|Jottings By An Employer's Lawyer|
Wednesday, June 06, 2007
Not With a Bang, But A Whimper - 1st SOX "Reinstated" Employee Loses on Merits
Although not over, as there is still the possibility of an appeal by Welch to the 4th Circuit, it certainly does not present the best case for SOX's procedural remedy that (at least theoretically) empowers reinstatement of whistleblowers based on an interim determination either by the DOL or as in this case, the ALJ. It also leaves unresolved the question of whether that enforcement scheme is viable.
For earlier discussions of the procedural wrangling over reinstatement see my earlier posts, Whistleblower Still Whistling in the Dark, 1st Test of SOX Preliminary Reinstatement Saga Continues , and Latest Step in First SOX Reinstatement Case.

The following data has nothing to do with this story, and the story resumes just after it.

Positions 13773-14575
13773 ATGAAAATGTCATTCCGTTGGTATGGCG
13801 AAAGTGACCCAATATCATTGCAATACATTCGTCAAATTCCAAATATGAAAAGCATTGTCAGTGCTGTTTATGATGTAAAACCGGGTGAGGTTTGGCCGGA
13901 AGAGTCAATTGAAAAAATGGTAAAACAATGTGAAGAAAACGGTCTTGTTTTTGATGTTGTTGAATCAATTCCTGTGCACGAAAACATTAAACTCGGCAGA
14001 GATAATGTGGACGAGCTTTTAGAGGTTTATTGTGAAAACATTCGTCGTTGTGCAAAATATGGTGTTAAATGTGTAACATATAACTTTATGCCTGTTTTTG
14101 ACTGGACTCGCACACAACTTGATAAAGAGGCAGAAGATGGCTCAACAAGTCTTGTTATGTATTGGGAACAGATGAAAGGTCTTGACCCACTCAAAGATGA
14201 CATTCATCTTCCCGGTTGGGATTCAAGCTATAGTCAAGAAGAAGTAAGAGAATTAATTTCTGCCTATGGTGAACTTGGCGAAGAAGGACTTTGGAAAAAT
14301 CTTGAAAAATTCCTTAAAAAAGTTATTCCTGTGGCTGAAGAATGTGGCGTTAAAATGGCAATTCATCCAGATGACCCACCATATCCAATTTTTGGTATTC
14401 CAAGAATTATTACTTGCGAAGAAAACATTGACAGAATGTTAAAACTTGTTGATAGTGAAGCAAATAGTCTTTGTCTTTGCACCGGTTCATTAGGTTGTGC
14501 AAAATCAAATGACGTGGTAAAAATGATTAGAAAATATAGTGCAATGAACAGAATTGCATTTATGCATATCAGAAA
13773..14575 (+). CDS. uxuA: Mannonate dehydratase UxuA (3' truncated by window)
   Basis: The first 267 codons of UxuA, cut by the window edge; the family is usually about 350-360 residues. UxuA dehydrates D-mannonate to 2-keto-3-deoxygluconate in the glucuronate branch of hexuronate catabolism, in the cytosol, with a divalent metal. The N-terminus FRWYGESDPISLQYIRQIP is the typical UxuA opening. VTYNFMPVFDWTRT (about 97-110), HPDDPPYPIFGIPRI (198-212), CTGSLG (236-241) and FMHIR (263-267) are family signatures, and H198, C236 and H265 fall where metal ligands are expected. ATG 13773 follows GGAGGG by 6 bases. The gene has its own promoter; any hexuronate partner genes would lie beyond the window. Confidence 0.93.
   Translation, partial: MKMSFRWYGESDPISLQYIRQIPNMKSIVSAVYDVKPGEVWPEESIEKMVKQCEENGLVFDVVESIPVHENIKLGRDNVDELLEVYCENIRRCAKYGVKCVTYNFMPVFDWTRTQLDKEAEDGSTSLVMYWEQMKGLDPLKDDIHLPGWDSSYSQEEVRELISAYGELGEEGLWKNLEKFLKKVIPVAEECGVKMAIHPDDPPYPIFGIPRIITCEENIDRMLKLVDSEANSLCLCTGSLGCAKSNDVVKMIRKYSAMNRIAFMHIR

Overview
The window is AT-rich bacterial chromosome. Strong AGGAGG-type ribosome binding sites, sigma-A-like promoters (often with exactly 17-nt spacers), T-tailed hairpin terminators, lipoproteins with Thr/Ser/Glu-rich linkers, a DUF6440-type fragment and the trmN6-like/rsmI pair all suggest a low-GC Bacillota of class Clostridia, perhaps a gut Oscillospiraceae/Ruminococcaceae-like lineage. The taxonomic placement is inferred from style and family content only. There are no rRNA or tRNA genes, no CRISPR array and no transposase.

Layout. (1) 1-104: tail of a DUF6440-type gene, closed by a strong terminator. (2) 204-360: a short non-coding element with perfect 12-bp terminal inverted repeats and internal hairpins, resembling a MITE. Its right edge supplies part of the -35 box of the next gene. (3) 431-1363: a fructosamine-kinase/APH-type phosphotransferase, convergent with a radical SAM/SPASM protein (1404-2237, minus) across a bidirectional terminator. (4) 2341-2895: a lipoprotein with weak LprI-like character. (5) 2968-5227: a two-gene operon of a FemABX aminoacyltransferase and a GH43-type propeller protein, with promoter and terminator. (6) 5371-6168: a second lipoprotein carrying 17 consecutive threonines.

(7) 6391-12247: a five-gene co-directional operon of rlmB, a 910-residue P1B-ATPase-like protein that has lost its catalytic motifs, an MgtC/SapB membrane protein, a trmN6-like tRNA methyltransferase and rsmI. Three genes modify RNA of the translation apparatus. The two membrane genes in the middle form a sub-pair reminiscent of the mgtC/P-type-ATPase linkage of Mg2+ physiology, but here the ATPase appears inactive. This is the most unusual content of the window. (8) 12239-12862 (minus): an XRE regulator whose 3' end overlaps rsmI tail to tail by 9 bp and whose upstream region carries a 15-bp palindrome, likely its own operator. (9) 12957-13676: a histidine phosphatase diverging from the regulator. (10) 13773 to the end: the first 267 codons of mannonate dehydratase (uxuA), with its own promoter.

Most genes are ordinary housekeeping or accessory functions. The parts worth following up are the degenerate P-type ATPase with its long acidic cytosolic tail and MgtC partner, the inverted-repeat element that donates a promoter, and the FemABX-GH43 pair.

How long has it been going? Welch was terminated in October 2002. Although one can understand the thought that leads to interim remedies, this case clearly shows the dangers. Here if Cardinal Bankshares had taken the frequent path of employers under similar statutes, they would have economically reinstated Welch and continued his pay for the duration of this fight. In fact, the ARB had itself suggested such an action in one of its earlier rulings during the procedural battle over reinstatement. If Cardinal had done so, but prevails following Welch's expected appeal, what realistic remedy would it have of recovering those sums, which my guess is would be in excess of $500,000?
Labels: Sarbanes Oxley